The final version of the Greater Manchester Transport Strategy 2040 to improve transport across the region has been released.
The plan developed by Transport for Greater Manchester on behalf of the Greater Manchester Combined Authority and Greater Manchester Local Enterprise Partnership outlines the long-term strategy for travel in the region.
The strategy puts forward the vision for Greater Manchester as having ‘World class connections that support long-term, sustainable economic growth and access to opportunity for all’.
It predicts that the population in Greater Manchester is set to increase rapidly and as such will need to accommodate 600,000 more trips on a daily basis on the region’s transport network by 2035.
A five-year delivery plan released alongside the strategy breaks down the first stage of implementation from 2016 – 2021.
Mayor of Greater Manchester, Tony Lloyd, said: “The Greater Manchester Transport Strategy 2040 is a vital building block in planning for the future of our city region and the needs of travelling customers are at the heart of these plans.
“Having this framework in place allows us to shape and create a successful, resilient city region, ensuring the sustainable success of Greater Manchester for generations to come.
“Finalising our strategy is only the beginning. We are already working to deliver the first phase of activity outlined in these plans; building the new Metrolink line to Trafford Park and the Trafford Centre; creating new, enhanced interchanges in Ashton-under-Lyne, Bolton, Stockport and Wigan; and making improvements to walking and cycling infrastructure.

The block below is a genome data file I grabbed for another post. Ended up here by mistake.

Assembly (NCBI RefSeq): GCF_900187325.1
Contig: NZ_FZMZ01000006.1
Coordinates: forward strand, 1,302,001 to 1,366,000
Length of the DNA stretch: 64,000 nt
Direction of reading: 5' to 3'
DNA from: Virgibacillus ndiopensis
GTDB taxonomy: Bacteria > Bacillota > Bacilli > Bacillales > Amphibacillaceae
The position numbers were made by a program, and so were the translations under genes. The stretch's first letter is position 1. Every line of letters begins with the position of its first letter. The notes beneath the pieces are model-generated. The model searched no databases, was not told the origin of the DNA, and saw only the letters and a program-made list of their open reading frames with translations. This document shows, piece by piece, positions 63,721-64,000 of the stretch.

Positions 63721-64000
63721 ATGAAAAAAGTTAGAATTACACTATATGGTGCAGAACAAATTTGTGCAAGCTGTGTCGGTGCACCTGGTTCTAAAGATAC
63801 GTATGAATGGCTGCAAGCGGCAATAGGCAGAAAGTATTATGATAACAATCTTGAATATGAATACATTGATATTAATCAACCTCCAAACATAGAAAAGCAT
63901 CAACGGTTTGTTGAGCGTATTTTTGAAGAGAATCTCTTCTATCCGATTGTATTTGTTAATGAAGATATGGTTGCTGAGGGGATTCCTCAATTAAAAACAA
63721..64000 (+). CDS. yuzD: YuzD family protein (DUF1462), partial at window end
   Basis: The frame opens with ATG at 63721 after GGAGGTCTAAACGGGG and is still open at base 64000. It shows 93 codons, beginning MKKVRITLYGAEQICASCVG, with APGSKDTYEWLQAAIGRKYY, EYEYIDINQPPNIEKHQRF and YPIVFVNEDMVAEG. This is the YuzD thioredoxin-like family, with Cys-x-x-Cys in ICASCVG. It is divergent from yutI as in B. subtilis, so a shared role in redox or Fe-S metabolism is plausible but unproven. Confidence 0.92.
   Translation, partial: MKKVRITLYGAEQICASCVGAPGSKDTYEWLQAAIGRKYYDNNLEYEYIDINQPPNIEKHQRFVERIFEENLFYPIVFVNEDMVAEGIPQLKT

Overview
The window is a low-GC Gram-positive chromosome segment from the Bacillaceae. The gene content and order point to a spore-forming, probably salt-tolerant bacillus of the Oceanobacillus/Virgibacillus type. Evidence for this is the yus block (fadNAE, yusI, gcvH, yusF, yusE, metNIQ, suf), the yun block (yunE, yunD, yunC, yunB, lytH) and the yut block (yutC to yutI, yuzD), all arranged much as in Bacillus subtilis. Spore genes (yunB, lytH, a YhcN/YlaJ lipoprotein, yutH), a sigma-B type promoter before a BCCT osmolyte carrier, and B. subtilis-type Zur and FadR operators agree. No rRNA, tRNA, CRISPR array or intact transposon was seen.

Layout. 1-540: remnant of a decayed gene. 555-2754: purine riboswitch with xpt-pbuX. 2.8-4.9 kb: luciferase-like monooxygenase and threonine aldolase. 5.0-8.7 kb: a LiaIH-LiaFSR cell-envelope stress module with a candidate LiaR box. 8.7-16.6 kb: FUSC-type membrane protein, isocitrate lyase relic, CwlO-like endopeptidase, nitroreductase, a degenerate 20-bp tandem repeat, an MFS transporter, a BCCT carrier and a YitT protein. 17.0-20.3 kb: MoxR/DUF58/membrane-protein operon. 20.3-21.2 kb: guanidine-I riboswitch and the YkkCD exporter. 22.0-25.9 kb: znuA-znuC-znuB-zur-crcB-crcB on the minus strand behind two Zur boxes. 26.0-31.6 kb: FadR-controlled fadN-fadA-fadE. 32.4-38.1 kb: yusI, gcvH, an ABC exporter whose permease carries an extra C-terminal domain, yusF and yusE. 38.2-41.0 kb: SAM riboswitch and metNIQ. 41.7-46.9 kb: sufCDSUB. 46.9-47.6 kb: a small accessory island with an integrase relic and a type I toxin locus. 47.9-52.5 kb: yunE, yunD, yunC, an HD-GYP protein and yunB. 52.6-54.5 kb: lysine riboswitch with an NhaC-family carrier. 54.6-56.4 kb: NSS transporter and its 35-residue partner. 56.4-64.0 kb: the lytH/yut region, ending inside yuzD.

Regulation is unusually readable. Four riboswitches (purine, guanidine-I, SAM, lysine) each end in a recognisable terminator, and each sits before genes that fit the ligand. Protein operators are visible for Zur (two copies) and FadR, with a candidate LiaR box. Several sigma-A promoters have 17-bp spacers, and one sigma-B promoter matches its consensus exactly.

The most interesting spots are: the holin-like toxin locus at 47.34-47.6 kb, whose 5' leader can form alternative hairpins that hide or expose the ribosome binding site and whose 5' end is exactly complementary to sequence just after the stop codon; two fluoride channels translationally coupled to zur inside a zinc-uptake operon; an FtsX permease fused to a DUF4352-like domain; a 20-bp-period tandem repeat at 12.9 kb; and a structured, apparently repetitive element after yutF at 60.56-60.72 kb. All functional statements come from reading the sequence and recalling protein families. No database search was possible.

“What’s really important is that these plans incorporate the views of individuals, organisations and businesses from across the city region as well as from neighbouring areas, enabling us to create a long-term strategy which works for the whole of Greater Manchester and beyond.”
The Freight Transport Association (FTA) welcomed strategy’s focus on improving strategic road connectivity.
Malcolm Bingham, FTA’s Head of Policy for the North of England, said: “The strategy makes reference to HGV operations during peak periods, which is a positive if it saves trucks sitting in traffic when there is no need. However, that means educating the freight industry’s customers about when and how to schedule deliveries, particularly in the emerging digital economy.
“It is good to see joined-up thinking in setting up a transport system for the area that looks to join up a Key Route Network with the strategic roads of the M6, M60 and the M62.
“The aim to create reliability of the network is a major challenge and we would look to work with the combined authority to ensure that freight operators receive detailed information to enable them to make informed decisions on how they route traffic.”
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